The term industrialisation signifies the transition from manufacture to a factory system. It was the beginning of modern economy in the 19th century. In the second half of the 19th century, the high time of industrialisation, mechanical facilities replaced human handicraft, increasing the gross national product considerably. However this reformation had a downside just as well: as handicraft had been surpassed by new machinery many workers lost their jobs. The unemployment rate rose drastically.
First industrial revolution
The first industrial revolution, emanating from Great Britain in the 18th century marked the first worldwide change from an agricultural to an industrial country. The drastic changes in economy were put on a level with the reformations made in the French revolution. The United Kingdom managed to profit from those changes first as it had not been involved in any war for many years, could import many resources from their colonies and lead a free trading system. The most important inventions were the spinning frame, the mechanic weaving loom and the steam engine, as well as the new possibilities for coal mining1.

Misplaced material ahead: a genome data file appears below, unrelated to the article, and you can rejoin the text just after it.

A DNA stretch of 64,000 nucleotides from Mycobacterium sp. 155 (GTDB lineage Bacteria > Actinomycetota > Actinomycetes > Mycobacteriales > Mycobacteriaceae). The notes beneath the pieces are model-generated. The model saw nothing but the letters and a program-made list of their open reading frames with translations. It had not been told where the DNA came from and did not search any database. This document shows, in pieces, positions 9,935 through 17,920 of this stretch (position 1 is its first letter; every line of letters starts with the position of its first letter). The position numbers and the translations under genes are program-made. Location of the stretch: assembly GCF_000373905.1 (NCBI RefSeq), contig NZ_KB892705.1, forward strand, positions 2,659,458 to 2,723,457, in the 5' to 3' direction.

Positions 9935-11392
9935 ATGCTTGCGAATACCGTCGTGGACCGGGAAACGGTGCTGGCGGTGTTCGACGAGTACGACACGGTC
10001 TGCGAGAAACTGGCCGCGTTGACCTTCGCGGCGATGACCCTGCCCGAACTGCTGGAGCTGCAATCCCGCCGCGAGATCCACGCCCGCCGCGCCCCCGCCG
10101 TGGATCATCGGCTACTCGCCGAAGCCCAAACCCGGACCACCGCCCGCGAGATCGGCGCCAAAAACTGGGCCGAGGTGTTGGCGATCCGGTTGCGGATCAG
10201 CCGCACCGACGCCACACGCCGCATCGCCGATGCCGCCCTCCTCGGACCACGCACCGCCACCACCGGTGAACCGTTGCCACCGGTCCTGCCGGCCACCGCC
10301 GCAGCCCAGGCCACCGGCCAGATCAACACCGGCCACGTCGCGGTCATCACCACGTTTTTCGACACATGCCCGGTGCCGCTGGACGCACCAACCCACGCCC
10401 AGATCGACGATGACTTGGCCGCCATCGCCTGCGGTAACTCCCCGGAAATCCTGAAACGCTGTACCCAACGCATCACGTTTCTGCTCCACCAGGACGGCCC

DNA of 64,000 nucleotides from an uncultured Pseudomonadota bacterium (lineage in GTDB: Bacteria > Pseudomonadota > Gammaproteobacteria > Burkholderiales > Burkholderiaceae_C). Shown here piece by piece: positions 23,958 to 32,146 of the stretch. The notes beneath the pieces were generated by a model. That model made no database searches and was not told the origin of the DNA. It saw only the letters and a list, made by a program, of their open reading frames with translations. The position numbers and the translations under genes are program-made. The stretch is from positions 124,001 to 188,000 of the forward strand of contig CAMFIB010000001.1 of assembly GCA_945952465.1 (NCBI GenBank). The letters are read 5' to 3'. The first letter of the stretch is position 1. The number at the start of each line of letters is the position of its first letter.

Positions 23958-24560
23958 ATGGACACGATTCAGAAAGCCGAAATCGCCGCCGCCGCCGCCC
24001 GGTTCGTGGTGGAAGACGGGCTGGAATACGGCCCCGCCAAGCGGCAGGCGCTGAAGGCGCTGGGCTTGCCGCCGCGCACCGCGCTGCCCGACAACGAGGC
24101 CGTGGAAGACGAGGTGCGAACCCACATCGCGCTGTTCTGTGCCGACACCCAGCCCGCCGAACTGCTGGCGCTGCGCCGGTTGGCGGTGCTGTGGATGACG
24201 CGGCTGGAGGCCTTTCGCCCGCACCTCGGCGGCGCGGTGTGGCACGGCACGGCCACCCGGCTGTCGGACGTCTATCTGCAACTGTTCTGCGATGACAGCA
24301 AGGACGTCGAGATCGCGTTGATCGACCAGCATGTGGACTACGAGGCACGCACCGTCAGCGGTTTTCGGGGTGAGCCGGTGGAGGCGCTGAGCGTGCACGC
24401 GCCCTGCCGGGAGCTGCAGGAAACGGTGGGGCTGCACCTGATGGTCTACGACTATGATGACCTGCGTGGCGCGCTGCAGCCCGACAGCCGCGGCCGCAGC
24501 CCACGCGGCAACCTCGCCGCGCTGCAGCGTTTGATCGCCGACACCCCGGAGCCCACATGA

High time in Germany
The second phase of industrial revolution began immediately after the foundation of the German Reich in the 1870s. It quickly led to an improvement of infrastructure and weapon production. Germany increasingly assumed the form of an imperial major power2. The economic boom and medical improvements lead to an increased urbanisation and growth of cities. Numerous citizens moved from the countryside into big cities and thereby caused a population boom. The imperialistic strategy of the economically strengthened Germany led to a global conflict with other European powers around the end of the 19th century, finally culminating in the First World War 19143.